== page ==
Business rates bombshell further burdens independent retailers

Next month’s Budget could reveal proposals to bring in self-assessment for business rates, placing further burdens on independent retailers.

Next month’s Budget could reveal proposals to bring in self-assessment for business rates, according to industry experts, placing further burdens on independent retailers.

The move, which would help the Government save on Valuation Office Agency costs, is thought to be the Government’s preferred choice for overhauling the business rates system.

It would require retailers to calculate their own business rates, but experts say it would be “incredibly difficult” to get right.   

Speaking to Retail Express, business rates expert Paul Turner-Mitchell said with one in three current rates valuations appealed, it was notoriously difficult to calculate business rates, even for the experts, let alone small businesses assessing themselves.

“It’s incredibly difficult, time-consuming and burdensome for retailers,” he said. “Rating is incredibly complex, you’re effectively going to ask the SME to be part of that process and expect them to get it right. Unless there are wholesale changes to the system, that’s not going to happen. It’s unfair and unjust.”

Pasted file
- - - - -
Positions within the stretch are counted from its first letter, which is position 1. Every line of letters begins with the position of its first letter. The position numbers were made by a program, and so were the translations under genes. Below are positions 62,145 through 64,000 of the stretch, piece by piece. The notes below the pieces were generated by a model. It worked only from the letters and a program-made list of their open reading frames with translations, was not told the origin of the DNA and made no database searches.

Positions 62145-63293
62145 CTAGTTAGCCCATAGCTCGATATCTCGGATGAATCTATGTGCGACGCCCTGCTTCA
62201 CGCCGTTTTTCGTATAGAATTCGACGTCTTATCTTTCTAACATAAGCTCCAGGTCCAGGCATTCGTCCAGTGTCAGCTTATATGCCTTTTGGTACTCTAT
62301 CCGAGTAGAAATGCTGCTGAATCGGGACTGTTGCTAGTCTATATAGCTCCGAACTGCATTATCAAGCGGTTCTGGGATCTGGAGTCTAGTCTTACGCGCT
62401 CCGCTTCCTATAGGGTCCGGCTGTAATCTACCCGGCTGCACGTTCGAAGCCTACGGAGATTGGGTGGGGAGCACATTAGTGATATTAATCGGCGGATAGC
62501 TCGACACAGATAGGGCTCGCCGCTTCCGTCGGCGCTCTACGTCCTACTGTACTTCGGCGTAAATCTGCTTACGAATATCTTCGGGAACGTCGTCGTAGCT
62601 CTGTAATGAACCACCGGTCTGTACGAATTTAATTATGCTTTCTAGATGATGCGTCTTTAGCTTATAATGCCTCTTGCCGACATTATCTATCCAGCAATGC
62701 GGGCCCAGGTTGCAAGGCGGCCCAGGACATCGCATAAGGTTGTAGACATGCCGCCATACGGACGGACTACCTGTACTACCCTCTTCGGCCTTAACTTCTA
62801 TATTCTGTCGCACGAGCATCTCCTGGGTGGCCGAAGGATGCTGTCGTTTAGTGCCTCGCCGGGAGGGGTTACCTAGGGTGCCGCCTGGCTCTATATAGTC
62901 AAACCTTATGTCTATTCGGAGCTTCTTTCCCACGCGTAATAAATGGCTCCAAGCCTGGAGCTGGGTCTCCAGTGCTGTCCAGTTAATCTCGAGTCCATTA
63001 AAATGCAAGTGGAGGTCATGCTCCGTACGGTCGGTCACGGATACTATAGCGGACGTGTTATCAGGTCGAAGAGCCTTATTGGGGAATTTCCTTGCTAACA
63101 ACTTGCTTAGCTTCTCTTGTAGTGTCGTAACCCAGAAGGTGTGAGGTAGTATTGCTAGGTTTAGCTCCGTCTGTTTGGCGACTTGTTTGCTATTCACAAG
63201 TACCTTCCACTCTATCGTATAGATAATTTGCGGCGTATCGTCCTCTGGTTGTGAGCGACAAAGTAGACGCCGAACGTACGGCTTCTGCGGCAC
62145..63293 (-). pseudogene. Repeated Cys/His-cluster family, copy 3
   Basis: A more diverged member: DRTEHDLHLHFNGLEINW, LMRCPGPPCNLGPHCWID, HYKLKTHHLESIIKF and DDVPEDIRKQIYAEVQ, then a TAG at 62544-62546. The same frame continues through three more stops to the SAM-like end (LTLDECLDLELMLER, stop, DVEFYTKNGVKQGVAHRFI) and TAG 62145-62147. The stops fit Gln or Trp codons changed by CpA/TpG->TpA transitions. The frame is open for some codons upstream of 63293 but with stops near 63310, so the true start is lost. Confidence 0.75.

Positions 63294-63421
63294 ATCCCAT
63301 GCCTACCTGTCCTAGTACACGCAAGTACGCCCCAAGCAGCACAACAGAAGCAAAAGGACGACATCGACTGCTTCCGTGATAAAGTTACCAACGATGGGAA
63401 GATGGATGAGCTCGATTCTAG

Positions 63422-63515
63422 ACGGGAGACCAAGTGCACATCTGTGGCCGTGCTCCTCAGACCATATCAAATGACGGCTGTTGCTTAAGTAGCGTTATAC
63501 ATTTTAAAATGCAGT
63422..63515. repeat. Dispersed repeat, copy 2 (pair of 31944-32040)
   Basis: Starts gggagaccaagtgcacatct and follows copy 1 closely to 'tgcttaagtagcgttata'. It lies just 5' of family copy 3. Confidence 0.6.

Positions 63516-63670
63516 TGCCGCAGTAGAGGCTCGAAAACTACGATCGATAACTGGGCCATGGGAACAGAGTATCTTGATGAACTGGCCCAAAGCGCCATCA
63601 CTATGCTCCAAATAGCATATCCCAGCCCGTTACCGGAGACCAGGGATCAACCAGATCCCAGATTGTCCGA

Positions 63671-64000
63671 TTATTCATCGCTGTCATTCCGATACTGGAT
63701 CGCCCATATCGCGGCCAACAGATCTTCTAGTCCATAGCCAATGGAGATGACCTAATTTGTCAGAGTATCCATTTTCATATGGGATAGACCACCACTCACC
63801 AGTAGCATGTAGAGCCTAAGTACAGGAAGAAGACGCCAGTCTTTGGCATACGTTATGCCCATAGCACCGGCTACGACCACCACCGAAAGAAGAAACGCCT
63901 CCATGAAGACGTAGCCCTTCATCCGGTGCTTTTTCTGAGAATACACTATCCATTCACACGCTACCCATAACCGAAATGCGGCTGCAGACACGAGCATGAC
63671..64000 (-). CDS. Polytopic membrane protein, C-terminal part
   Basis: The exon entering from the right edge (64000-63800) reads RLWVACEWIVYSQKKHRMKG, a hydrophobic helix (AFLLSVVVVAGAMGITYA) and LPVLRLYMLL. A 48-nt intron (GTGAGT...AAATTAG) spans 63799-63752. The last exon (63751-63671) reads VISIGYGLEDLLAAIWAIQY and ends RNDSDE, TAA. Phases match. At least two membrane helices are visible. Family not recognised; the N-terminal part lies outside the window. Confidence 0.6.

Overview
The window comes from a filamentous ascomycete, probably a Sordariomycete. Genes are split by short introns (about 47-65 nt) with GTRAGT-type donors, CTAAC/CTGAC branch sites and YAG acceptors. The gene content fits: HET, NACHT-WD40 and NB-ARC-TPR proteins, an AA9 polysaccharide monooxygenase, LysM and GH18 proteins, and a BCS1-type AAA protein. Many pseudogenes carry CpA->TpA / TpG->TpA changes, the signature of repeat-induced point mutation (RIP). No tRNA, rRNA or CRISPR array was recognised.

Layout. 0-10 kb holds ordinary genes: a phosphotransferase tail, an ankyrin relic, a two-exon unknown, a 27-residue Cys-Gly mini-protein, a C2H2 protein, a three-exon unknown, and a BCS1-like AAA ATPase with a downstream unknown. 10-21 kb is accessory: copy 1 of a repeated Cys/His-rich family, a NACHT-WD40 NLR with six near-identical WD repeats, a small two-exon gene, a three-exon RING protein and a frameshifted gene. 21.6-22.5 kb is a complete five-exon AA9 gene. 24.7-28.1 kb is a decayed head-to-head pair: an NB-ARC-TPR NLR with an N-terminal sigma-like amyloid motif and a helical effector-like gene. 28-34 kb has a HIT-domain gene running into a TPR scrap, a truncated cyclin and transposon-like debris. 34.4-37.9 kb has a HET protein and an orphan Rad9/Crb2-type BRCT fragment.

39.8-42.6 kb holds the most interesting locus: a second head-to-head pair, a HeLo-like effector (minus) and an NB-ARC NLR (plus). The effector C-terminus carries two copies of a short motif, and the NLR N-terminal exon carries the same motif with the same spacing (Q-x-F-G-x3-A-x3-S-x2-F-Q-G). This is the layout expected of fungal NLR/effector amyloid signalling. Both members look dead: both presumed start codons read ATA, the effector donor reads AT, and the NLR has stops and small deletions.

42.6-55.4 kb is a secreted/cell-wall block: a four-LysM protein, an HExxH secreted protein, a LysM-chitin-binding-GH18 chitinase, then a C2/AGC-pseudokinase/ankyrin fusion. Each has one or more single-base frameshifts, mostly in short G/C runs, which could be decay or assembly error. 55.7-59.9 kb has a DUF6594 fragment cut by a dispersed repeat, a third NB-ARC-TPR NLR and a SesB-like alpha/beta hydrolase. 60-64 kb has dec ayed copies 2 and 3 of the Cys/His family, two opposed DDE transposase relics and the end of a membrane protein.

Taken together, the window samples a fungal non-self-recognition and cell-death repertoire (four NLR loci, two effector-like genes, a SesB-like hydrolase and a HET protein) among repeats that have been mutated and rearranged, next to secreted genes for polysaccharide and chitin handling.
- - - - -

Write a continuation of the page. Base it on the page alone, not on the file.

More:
NFRN chief executive Paul Baxter said that as business rates are the largest burden small independent retailers have to bear, he would welcome any move that made the system fairer.

“Unfortunately, this Government proposal would be time-consuming, complex and would add yet more costs to the businesses of independent retailers as some may prefer to enlist the support of professionals to complete these self-assessment forms,” he said.

A spokesperson for the ACS said it had similar concerns. “Any move toward self-assessment of business rates for small businesses would impose significant time burdens on retailers that already work long hours and do not have time to spend measuring up their store,” they said.

“We believe that rates reform is necessary, but should be delivered by increasing reliefs for small businesses and addressing the unfairness in rating systems for other business types like forecourt stores and ATMs.”


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